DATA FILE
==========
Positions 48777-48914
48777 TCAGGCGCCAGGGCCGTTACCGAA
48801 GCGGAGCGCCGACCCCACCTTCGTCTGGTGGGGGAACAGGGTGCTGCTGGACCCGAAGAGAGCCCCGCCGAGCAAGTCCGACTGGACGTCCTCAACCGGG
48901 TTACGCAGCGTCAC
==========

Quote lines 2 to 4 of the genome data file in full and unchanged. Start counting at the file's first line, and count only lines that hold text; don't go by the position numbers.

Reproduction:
48777 TCAGGCGCCAGGGCCGTTACCGAA
48801 GCGGAGCGCCGACCCCACCTTCGTCTGGTGGGGGAACAGGGTGCTGCTGGACCCGAAGAGAGCCCCGCCGAGCAAGTCCGACTGGACGTCCTCAACCGGG
48901 TTACGCAGCGTCAC